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Anna Karenina (2012)
Waiting for the train
If an award were given for over-directing, this would win hands down. it's a tribute to Tolstoy that his story came through the fog of metaphor and cliché, from the stage set play-within-a-movie (our only guess as to meaning is that they were skimping on location shooting) to actors twirling around each other to tearing up letters (and with them any semblance of meaning to life) - to the point of tossing the scraps up, only to come down as snow (could it get worse?).
With a story like Anna Karenina it seems the director's only job would be to decide which parts to omit; instead, Joe Wright has decided to turn it into a soap opera. It's as if he were doing Shakespearean sonnets and correcting the rhyme and meter.
And casting Aaron Taylor-Johnson as Vronsky? When he first came out I thought they'd done a spoof. He reminded me of Gene Wilder in a Mel Brooks version of Tolstoy. On the other hand, Jude Law was perfect as Karenin, as were Domnhall Gleeson as Levin and Olivia Williams as Countess Vronskaya. Sadly, Keira Knightly seems to have thought she was still doing Pirates of the Caribbean, as far from Tolstoy as you can be.
How two marvelously creative men, Wright who did Atonement and Stoppard who gave us the incredible Coast of Utopia, could do this is beyond comprehension.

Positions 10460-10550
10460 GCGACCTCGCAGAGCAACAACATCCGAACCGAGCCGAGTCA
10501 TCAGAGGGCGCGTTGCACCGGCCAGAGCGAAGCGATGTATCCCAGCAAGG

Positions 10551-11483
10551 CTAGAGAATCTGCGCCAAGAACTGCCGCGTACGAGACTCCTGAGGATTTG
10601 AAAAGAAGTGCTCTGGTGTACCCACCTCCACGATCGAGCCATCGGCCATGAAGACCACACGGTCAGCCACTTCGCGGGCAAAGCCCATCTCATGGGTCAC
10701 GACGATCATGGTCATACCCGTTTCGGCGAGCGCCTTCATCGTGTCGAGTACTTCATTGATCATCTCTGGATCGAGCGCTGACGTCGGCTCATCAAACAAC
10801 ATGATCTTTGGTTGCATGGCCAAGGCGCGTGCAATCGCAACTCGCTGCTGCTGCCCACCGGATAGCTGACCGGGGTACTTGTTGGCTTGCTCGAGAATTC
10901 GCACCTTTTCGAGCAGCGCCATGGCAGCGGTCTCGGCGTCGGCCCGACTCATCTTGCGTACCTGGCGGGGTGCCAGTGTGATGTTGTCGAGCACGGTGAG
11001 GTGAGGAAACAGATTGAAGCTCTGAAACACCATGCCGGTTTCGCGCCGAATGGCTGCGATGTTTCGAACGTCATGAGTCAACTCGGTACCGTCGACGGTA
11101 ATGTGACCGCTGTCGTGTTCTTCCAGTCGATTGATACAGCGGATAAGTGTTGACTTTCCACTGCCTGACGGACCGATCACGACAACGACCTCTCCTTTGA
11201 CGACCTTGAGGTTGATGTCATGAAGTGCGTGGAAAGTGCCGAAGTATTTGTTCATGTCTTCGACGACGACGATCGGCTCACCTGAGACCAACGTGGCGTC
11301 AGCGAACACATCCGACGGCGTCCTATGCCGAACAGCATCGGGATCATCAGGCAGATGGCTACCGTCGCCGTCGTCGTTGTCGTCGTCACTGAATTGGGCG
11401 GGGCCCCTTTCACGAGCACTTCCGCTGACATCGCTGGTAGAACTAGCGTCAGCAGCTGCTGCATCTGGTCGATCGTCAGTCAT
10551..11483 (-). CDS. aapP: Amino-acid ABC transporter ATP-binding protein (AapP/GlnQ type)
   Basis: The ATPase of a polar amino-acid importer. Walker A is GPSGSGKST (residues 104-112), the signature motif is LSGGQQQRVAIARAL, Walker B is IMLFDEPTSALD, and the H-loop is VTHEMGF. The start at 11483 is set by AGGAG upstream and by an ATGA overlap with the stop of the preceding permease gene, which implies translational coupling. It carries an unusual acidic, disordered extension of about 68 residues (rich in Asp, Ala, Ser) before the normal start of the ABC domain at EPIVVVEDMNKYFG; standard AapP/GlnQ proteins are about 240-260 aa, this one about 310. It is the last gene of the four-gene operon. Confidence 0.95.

A very good historical film
Rachel Weiss plays Hypatia of Alexandra, a Fifth Century philosopher, who is caught in the political struggle among the city's Roman rulers, Pagan elite and rising Christian population.
Her acting is superb. She nails Hypatia's passion for intellectual engagement while shunning the mandatory love interest with the stately demeanor worthy of her subject.
It's a film that should be seen by anyone tempted to take a religion - any religion - literally.
My only hesitation in recommending the film is the overuse of fancy cinematography. The helicopter shots, crane shots and unmotivated camera movement can be excused once, but it tended to draw a bit of attention to itself and away from what is otherwise a marvelous film.
An Education (2009)
Good movie, but was the anti-Semitism necessary?
This could have been a film about a young girl who falls in love with a Jew and, in anti- Semitic pre-Beattles London, loses her place in public school and has to fight her way into Oxford.
Or it could have been a film about a caddish con-man who sweeps her off her feet and she loses her place in school and fights her way into Oxford.
My complaint is that they conflates the two. By making David gratuitously a Jew, the film isn't a comment on English anti-Semitism but an example of it. It worked better in Marlowe's Sixteenth Century England than in today's.
That said, the cinematography and acting are superb and it's a film worth seeing.
A Single Man (2009)
A beautiful story, but very over-art directed
Tom Ford's debut as a writer-director is a good attempt that, in my opinion, has fallen short.
He and his co-writers have produced a superb screenplay from Isherwood's story. Colin Firth, Julianne Moore and Matthew Goode perform wonderfully, as do the actors playing all minor characters in the story, but the directing is so heavy-handed that the story becomes a bit hard to follow. Ford has, unfortunately, let the camera become an enemy of the story.
Any single frame of this film is a visual wonder. Unfortunately, when strung together they become an hour and a half Calvin Klein commercial and the story gets drowned in the pool of images.
I'd have loved this film had they not tried throwing every visual metaphor and effect into it.